Fifteen-year-old Kambili and her older brother Jaja lead a very privileged life. They live in a beautiful house in Enugu, Nigeria and attend an exclusive missionary school, but their home life is not harmonious: although their father is a respected businessman, he is fanatically religious and tyrannical at home. When their loving and outspoken aunt persuades her brother that the children should visit her, Kambili and Jaja take their first trip away from home. Once inside their Aunty Ifeoma's flat in the smaller city of Nsukka, they discover a whole new world. And when they return home, changed by their newfound freedom, nothing can be the same as before. Tension within the family esalates, and Kambili must find the strength to keep her loved ones together — even after her mother commits a desperate act.
|Click to enlarge the map|
Here's a map, showing Nigeria on the west coast of Africa. Can you find Enugu near the bottom of the country? Nsukka is shown just north of Enugu. Here are some quick facts about the country. To learn more about Nigeria, read this Wikipedia article.
Instructions from Bonnie
Comment ANY time you like, even before we start reading the book. Start by leaving a comment now to let us know you'll join us in the discussion.
As you read, you may want to comment about a particular scene or something that puzzles or intrigues you. Ask questions. Consider the first question below as you read, then comment if you like. DO NOT read more than the first two or three questions before you have read the book, because there are spoilers in some of the questions.
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There are 15 discussion questions in the back of the book (the edition shown above), courtesy of ReadingGroupGuides.com.
- What is the emotional atmosphere in Kambili's home? What effect does this have on Kambili and Jaja? Why is their father so strict?
- When Kambili visits Aunty Ifeoma, she is immediately struck by how much laughter fills the house. Why is it so surprising to her to hear people speak, laugh, and argue so freely? How does she manage to regain her own ability to speak and, most importantly, to laugh?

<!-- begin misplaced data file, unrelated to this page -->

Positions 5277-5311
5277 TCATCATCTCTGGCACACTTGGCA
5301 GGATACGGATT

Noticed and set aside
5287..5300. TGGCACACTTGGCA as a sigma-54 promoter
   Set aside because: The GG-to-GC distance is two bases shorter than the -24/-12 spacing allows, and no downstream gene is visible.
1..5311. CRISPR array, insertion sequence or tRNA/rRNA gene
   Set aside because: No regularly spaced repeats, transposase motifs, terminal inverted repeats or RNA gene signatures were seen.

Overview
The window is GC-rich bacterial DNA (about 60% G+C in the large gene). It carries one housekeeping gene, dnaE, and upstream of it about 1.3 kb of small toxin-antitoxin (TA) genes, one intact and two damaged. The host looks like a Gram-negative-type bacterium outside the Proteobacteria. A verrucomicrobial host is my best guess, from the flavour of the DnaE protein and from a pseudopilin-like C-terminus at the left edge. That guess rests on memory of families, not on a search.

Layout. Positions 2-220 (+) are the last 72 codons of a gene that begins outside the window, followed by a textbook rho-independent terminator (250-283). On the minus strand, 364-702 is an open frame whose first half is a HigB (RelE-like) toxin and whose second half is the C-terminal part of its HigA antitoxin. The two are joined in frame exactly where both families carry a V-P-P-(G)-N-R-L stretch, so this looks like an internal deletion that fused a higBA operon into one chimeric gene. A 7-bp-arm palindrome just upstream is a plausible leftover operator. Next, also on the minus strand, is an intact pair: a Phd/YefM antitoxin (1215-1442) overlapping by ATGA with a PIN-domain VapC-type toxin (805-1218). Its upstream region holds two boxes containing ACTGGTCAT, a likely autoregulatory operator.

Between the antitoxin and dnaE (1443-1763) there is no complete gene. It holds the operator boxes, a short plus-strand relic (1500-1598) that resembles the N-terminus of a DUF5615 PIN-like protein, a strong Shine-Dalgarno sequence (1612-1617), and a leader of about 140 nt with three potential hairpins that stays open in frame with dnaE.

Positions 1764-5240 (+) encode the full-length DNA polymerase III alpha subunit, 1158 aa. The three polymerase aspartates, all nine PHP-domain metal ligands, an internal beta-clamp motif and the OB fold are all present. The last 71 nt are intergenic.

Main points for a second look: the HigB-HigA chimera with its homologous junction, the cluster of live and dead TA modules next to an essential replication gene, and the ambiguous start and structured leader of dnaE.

- When Kambili hears Amaka weeping after her grandfather's death, Kambili thinks: "She had not learned the art of silent crying. She had not needed to" (p. 185). What does this passage suggest about the differences between Amaka and Kambili? In what other ways are Aunty Ifeoma's children — Amaka, Obiora, and Chima — different from Kambili and Jaja?
- Amaka says, "Uncle Eugene is not a bad man, really. . . . People have problems, people make mistakes" (p. 251). Is he in fact a "bad man"? Why does he violently abuse his wife and children? What good deeds does he perform? How can his generosity and political integrity coexist with his religious intolerance?
- In what ways are Aunty Ifeoma and Eugene differrent from one another? How does each character approach life? How do they differ in their religious views? Why is Ifeoma so much happier even though she is poor and her brother is rich?
- Eugene boasts that his Kambili and Jaja are "not like those loud children people are raising these days, with no home training and no fear of God"; to which Ade Coker replies: "Imagine what the Standard would be if we were all quiet" (p. 58). Why is quiet obedience a questionable virtue in a country where the truth needs to be spoken? In what ways is the refusal to be quiet dangerous?
- What kind of man is Papa-Nnukwu? What are his most appealing qualities? What do the things he prays for say about his character? Why has his son disowned him so completely?
- What are the ironies involved in Eugene loving God the Father and Jesus the Son, but despising his own father and abusing his own son?
- Why does Kambili's mother keep returning to her husband, even after he beats her so badly that he causes a miscarriage, and even after he nearly kills Kambili? How does she justify her husband's behavior? How should she be judged for poisoning her husband?
- How does Father Amadt bring Kambili to life? Why is her relationship with him so important to her sense of herself?
- Jaja questions why Jesus had to be sacrificed: "Why did He have to murder his own son so we would be saved? Why didn't He just go ahead and save us?" (p. 289). And yet, Jaja sacrifices himself to save his mother from prison. Why does he do this? Should this be understood as a Christian sacrifice or a simple act of compassion and bravery?
- After Aunty Ifeoma moves her family to the United States, Amaka writes, "There has never been a power outage and hot water runs from a tap, but we don't laugh aymore. . . . because we no longer have the time to laugh, because we don't even see one another" (p. 301). What does this passage suggest about the essential difference between American culture and African culture?
- What does the novel as a whole say about the nature of religion? About the relationship between belief and behavior?
- What does Purple Hibiscus reveal about life in Nigeria? How are Nigerians similar to Americans? In what significant ways are they different? How do Americans regard Nigerians in the novel?
- Why does Chimananda Ngozi Adichie end the novel with an image of rain clouds? What are the implications of Kambili feeling that the clouds hung so low she "could reach out and squeeze the moisture from them"? What is the meaning of the novel's very simple final sentence: "The new rains will come down soon"?